The government appealed to the Federal Circuit. A divided three-judge circuit panel reversed the district court denial of the government's motion for reimbursement, insofar as it requested award of the PTO’s legal costs. The majority had been persuaded that the "all expenses" to be awarded against the plaintiff applicant under Section 145, must include the pro-rata salaries of the PTO in-house legal staff, who assisted the DOJ attorneys in the case, regardless of whether or to what extent the agency prevailed on the underlying merits of the civil action, and without any analysis of the reasonableness of those salaries attributable to the time spent on the case.


      Thereafter, an eleven-member majority of the regular active judges on the Federal Circuit voted sua sponte to vacate the panel decision and reinstate and re-adjudicate the government's appeal of the district court decision. The case was set for en banc hearing with submission of numerous briefs of the parties strictly limited to the issue of whether Section 145’s “all expenses of the proceedings” provision requires shifting of the defendant PTO’s legal costs to the plaintiff applicant in all instances.


      On January 27, 2018, the Federal Circuit issued a divided 7-4 en banc affirmance of the district court denial of the government's motion for legal costs. In December of 2018, the government, on behalf of the PTO, appealed the en banc ruling by filing a timely petition for a writ of certiorari to the Federal Circuit, which was granted by the Supreme Court, this March 2019.


      Now before I get into the decision, a few general observations and brief notes about the party's arguments. As I stated when discussing the oral arguments, the justices might find themselves in the unfamiliar territory of agreeing with each other and agreeing with the majority of the Federal Circuit en banc opinion, although they often agree with each other on reversing the Federal Circuit and patent cases. And also, that I didn't see a right-left divide or administrative state divide from the oral argument and that if the American Rule rules the day, all puns intended, we might see a 9-0 affirmance of the Federal Circuit by the Supreme Court, which is exactly what the Court did. Also, interestingly, or perhaps not so much, the questions at oral argument, focus on the bases that the Court articulates for a unanimous decision.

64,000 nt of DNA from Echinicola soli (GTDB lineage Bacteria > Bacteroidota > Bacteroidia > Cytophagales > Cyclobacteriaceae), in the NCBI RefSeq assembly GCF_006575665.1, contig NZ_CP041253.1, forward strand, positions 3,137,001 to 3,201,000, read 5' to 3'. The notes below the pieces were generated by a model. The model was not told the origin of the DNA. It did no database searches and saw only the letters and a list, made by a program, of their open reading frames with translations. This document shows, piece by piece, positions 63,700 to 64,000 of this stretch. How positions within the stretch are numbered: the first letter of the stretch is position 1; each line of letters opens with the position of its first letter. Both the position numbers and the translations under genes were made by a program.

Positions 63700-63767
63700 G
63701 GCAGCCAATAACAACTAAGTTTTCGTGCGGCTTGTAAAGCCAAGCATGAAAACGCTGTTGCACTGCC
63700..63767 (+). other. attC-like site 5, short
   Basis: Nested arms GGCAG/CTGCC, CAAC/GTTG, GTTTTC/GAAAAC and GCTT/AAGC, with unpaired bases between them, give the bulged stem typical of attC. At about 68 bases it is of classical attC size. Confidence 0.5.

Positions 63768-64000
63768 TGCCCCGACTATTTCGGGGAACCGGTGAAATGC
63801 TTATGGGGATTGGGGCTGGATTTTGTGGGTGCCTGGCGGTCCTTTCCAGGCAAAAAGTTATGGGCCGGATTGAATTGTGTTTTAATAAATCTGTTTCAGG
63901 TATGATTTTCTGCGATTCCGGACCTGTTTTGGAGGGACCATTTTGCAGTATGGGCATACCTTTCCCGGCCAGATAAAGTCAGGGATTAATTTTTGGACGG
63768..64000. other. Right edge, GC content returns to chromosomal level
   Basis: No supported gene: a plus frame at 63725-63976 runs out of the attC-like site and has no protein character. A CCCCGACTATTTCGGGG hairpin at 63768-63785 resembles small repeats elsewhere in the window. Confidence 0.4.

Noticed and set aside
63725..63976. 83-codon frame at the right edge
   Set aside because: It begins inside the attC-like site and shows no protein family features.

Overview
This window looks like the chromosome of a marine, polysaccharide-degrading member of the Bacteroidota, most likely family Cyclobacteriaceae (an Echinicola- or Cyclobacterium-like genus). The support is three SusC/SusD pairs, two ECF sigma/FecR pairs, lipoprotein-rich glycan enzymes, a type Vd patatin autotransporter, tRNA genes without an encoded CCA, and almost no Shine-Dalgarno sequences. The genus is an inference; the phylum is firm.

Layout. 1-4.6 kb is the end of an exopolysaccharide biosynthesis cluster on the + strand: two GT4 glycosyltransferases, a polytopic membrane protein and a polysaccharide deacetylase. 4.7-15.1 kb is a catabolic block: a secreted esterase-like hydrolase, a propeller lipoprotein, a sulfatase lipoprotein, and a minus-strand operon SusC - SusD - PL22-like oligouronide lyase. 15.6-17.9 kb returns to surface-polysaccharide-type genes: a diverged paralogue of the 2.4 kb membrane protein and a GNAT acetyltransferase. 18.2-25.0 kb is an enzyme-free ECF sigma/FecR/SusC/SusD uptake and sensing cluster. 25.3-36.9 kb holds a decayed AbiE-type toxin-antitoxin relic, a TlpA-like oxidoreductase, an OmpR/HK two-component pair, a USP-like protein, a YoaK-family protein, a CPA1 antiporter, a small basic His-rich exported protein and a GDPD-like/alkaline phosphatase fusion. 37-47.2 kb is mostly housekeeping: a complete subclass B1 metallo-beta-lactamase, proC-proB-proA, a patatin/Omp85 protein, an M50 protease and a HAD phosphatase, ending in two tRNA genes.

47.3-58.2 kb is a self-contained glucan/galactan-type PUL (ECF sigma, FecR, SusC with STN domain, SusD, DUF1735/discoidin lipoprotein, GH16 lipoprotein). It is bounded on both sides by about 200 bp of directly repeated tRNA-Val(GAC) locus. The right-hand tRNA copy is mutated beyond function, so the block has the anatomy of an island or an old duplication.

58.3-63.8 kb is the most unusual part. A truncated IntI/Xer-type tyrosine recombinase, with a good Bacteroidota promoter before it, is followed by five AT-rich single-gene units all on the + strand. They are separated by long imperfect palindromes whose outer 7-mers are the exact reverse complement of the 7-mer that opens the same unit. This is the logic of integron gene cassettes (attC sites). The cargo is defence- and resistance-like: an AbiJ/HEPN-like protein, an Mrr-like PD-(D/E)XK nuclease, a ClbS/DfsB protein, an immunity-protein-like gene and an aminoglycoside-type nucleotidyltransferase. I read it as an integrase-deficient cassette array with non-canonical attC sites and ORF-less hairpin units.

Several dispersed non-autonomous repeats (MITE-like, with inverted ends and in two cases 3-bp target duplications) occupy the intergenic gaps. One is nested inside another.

So the government arguments: in their briefing and oral argument, the government articulated three principal reasons why the answer to the question of including the attorney and paralegal fees in the "all expenses" should be yes.


      First, they argued that the term “expenses” unambiguously encompasses costs that is money paid to employees, or other personnel, to accomplish a particular task. And unlike the term “costs,” which has a similarly broad common meaning, the Court has not construed the term “expenses” as a legal term of art with a more limited scope. And as we will see, when we get to the Court’s opinion, the Court addresses this argument.


      Second, that [inaudible 08:37] can file suit under Section 145 to pay personnel expenses of the PTO, is consistent with the overall statutory scheme, that Congress has directed the PTO to charge fees that are sufficient to cover its aggregate operating costs, including personnel expenses. And Section 145 applicants put the PTO to a particular expense and is therefore consistent with the logic of the statute to require them to pay more.